In the flesh, Ca mass per fruit and (especially) K mass per fruit increased markedly up till maturity (Fig. 3b). In contrast, Ca and K mass in the pit increased only to about 51 DAFB. Thereafter, Ca in the pit remained constant, while K in the pit decreased (Fig. 3b). On a dry mass ratio basis, Ca in the flesh decreased to about 30% during the developmental period and that in the pit to about 84%. In the flesh, the K/dry mass ratio decreased from about 15 to 37 DAFB followed by a transient increase from about 37 to 65 DAFB. Thereafter, the K/dry mass ratio remained about constant. In the pit, the K/dry mass ratio decreased from about 22 mg at 15 DAFB to about 2 mg at 65 DAFB and remained about constant thereafter (Fig. 3c).

The mass of K per fruit was linearly related to fruit dry mass (Fig. 4a) and the amount of C per fruit (Fig. 4b) indicating that the C content of the dry mass was constant (Fig. 4b inset).

Fig. 4
figure 4

Normal probability plots of Ca mass per fruit (a) and the Ca/dry mass ratio of single sweet cherry fruit (b). Insets: histograms of frequency distributions

The marked decrease of the Ca/dry mass ratio between fruits at the transition stage II/III and at the mature stage III was not unique for ‘Regina’, but also occurred to similar extents in other cultivars (Table 1). Marked differences existed between cultivars. At the transition stage II/III, the range was 1.6-fold from the lowest to the highest Ca/dry mass ratio and this increased to 2.7-fold at the fully mature stage. The larger range at the mature stage III was due in part to differences among cultivars in the increase in fruit mass that diluted the Ca present.

Table 1 Ca mass per fruit and Ca/dry mass ratio for various sweet cherry cultivars in immature fruit (transition stage II/III, straw yellow) and in mature fruit (stage III)

The mass of Ca per fruit and the Ca/dry mass ratio followed normal distributions as indicated by the linear normal probability plots. Ranges in Ca per fruit and Ca/dry mass ratio were both about twofold, with coefficients of variation of 22.3 and 18.4%, respectively (Fig. 2).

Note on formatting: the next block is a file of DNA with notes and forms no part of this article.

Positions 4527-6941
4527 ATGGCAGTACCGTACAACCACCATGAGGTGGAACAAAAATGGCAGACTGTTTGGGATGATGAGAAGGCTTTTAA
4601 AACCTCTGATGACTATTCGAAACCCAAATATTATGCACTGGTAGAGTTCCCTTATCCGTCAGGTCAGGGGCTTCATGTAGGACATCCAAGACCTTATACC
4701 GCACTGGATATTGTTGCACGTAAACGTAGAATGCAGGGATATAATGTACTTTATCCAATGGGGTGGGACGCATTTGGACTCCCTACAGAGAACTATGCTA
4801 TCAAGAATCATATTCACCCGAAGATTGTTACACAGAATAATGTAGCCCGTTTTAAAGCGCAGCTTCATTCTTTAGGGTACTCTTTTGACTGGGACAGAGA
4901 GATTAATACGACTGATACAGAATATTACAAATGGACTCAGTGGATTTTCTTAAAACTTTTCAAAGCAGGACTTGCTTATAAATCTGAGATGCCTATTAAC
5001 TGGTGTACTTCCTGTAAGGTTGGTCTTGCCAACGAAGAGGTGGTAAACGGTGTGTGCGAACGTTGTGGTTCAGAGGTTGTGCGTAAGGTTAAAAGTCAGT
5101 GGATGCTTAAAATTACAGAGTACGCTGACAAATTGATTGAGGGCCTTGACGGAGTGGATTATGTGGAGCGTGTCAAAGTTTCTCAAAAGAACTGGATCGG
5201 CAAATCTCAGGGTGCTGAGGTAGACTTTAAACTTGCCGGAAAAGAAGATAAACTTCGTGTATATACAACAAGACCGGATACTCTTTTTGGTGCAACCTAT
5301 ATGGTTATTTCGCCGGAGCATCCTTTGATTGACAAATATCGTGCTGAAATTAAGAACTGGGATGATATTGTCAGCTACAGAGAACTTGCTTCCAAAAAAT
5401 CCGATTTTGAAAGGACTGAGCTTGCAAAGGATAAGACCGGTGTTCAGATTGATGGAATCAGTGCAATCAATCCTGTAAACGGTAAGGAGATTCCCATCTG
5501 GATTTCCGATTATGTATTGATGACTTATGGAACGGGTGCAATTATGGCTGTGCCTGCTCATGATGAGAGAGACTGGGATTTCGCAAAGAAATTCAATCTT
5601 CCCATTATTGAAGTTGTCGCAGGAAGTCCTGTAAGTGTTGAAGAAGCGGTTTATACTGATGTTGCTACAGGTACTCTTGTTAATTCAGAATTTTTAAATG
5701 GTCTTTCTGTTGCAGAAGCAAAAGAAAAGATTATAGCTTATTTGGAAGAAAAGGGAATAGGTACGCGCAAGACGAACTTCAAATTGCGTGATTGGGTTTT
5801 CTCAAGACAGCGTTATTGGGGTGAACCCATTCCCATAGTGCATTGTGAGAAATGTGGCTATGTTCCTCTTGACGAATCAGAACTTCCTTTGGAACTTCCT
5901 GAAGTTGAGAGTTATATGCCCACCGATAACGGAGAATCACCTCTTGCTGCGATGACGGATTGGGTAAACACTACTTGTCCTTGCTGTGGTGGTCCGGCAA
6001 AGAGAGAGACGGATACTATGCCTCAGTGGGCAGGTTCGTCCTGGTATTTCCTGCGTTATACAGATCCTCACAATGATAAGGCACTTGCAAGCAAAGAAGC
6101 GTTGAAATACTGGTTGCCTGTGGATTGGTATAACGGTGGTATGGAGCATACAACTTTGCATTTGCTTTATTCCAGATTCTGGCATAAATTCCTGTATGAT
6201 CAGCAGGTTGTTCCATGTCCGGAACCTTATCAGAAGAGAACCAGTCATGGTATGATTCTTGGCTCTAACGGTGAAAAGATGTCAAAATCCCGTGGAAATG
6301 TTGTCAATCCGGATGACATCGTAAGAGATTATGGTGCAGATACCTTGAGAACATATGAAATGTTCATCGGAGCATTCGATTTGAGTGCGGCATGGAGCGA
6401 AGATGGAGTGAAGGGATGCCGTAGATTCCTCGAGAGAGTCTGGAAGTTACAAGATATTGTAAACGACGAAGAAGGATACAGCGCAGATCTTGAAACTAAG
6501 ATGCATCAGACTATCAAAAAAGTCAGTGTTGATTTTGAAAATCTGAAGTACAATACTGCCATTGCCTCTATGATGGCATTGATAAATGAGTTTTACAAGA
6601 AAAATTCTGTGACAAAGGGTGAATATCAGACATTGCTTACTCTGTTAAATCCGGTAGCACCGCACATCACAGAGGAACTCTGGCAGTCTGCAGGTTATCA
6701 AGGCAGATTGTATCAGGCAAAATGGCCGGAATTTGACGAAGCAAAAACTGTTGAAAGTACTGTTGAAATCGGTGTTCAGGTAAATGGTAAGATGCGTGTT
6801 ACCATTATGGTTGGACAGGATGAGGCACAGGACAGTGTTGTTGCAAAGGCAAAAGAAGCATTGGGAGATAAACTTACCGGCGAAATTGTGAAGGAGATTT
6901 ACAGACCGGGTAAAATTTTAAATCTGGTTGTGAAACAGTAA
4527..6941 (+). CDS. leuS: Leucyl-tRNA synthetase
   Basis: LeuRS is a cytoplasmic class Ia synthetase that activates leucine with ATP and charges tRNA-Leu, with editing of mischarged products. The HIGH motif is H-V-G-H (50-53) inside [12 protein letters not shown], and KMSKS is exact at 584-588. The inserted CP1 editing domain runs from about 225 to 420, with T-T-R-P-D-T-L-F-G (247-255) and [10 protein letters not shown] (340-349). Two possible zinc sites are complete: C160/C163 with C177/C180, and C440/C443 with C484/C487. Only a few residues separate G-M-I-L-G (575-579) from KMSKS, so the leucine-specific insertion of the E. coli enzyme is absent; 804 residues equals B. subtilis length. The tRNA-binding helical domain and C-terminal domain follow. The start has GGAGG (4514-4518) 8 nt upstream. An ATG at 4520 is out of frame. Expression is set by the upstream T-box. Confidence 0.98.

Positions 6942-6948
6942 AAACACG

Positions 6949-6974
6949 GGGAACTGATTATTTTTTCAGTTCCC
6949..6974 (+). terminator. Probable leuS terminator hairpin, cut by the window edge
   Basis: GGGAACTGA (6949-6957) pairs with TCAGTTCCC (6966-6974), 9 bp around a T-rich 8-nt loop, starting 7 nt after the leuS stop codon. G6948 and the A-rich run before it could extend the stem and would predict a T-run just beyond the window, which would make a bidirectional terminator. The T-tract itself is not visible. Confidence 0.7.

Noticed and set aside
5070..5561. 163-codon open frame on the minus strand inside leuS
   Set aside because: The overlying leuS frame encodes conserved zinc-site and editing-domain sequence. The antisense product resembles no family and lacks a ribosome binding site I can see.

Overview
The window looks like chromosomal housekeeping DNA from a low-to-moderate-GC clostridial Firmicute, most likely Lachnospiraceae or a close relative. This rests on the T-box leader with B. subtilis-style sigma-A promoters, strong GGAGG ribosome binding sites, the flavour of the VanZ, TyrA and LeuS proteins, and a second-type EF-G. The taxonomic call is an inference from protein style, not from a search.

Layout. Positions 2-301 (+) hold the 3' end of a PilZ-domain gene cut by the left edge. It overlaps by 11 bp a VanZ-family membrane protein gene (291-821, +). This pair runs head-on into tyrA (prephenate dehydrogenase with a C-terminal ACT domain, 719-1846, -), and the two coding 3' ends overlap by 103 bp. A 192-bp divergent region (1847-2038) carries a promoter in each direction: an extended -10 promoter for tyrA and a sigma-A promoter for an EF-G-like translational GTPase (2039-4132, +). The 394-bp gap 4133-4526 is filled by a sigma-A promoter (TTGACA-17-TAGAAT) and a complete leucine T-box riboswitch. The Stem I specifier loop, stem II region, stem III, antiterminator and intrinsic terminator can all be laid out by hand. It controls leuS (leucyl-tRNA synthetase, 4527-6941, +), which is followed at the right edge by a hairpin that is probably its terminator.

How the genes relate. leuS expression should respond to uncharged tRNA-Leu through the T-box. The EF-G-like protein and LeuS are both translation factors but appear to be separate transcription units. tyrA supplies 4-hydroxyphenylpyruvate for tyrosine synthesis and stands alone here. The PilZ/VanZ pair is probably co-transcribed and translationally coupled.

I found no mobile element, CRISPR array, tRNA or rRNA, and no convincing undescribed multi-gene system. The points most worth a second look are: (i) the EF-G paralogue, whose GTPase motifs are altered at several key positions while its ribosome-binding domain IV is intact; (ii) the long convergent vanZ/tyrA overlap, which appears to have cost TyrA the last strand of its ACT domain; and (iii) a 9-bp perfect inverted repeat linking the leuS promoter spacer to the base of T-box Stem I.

Within a mature sweet cherry fruit, the distribution of Ca was not uniform. There was a gradient in Ca along the stem/stylar scar axis. The Ca/dry mass ratios were two- (‘Sweetheart’) to threefold (‘Merchant’) higher in the stem end than in the stylar scar end (Table 2).

Table 2 Ca/dry mass ratios in different regions of mature ‘Staccato’ and ‘Sweetheart’ sweet cherry fruit

There were no significant effects of the position of the fruit in the canopy on fruit size, Ca per fruit or Ca/dry mass ratios (results not shown).

Manipulating the RH around individual fruit in the greenhouse resulted in significant effects on Ca per fruit and on Ca/dry mass ratio. The effects on fruit size were generally not significant. Fruits held under a low-RH environment (high transpiration) were slightly smaller than others held under a high-RH environment (low transpiration) (Fig. 5a). Free-hanging control fruit exposed to a variable and intermediate RH environment (variable and intermediate transpiration) tended to be largest. There were no differences in the temperatures between the free-hanging control fruit and the fruit enclosed in the pottles as well as between the low-RH and high-RH pottles (data not shown).

Fig. 5
figure 5

Developmental time course of change in fruit fresh mass (a), Ca mass per fruit (b) and Ca/dry mass ratio of developing sweet cherry (c). The developmental time courses were established for fruit held at low relative humidity (RH) (mean 26.2%) or high RH (mean 91.6%). The low RH was established by sealing a still-attached fruit in a plastic pottle containing dry silica gel. The high RH was established by sealing a still-attached fruit in an empty pottle. Free-hanging, still-attached fruit exposed to the greenhouse atmosphere served as controls (mean RH 76.4%). DM dry mass. The dashed vertical line indicates the transition from stage II to stage III